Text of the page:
—Margaret Paul, Ph.D., psychologist, Berthoud, CO

Book + beer + bar

“I like to take a book to a bar and read with a beer. I have heard some people find this unusual, but bartenders are some of the best company on a bad day and the ambient noise/other customers allow me to feel like I am not alone, but I can still read in peace. The more of a dive bar, the better, and be sure to bring something that will hold your interest (which for me means a good fantasy novel or other fiction). And if anyone asks, be honest: you’re having a bad day and needed a break. You might be surprised how many people share that feeling and will want to support you.”

—Gideon Dunster, doctoral candidate, Seattle, WA

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  • Marina Khidekel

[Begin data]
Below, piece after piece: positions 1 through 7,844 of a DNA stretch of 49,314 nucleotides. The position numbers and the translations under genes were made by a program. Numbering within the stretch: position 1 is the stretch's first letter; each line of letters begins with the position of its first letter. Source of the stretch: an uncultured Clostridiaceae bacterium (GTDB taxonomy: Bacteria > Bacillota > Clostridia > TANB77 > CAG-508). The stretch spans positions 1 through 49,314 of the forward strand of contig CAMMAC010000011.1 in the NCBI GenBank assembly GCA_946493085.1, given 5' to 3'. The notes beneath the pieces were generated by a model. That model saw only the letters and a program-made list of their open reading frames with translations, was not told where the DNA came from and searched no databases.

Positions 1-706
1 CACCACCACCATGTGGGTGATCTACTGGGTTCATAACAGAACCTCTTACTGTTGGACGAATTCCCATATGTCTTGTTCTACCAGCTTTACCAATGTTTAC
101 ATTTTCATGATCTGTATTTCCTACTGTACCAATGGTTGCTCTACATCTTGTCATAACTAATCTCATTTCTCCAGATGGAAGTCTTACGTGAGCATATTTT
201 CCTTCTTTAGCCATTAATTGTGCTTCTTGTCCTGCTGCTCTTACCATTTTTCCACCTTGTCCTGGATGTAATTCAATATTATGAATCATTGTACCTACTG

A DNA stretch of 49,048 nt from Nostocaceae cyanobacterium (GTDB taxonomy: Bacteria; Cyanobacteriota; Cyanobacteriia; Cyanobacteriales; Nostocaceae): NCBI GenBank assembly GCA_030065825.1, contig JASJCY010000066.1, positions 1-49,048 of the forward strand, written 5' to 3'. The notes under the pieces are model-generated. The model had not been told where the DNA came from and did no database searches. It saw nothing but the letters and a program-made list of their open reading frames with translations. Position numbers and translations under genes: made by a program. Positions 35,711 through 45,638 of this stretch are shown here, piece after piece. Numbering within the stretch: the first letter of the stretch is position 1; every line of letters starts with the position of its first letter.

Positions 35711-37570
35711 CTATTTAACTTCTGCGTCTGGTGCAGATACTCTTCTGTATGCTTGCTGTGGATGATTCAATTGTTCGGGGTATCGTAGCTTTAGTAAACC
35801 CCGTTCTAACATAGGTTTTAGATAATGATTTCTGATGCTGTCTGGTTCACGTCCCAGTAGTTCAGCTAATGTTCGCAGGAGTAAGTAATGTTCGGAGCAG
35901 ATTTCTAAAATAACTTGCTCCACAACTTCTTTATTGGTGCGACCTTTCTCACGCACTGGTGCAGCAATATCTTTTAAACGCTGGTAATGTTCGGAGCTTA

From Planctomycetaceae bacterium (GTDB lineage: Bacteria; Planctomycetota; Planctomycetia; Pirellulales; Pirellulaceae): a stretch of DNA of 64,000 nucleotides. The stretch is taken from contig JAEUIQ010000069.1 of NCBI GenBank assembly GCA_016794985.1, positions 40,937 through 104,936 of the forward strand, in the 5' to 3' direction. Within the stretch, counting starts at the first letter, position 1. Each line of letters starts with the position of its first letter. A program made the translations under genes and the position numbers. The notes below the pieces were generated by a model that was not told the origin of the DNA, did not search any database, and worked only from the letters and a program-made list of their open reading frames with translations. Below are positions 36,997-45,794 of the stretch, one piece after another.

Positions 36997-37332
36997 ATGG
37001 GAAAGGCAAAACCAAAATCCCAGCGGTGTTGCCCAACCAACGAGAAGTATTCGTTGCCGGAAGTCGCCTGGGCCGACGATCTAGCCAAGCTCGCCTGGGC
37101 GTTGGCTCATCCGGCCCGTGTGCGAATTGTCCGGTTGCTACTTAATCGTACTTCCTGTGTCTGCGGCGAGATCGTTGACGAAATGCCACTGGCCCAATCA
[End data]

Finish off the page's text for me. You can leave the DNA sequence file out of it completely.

Chief Content Officer at Thrive

    Marina leads strategy, ideation and execution of Thrive's content company-wide, including cross-platform brand partnership and content marketing campaigns, curricula, and the voice of the Thrive platform. She's the author of Thrive's first book, Your Time to Thrive. In her role, Marina brings Thrive's audience actionable, science-backed tips for reducing stress and improving their physical and mental well-being, and shares those insights on panels and in national outlets like NBC's TODAY. Previously, Marina held senior editorial roles at Women's Health, Cosmopolitan, and Glamour, where she edited award-winning health and mental health features and spearheaded the campaigns and partnerships around them.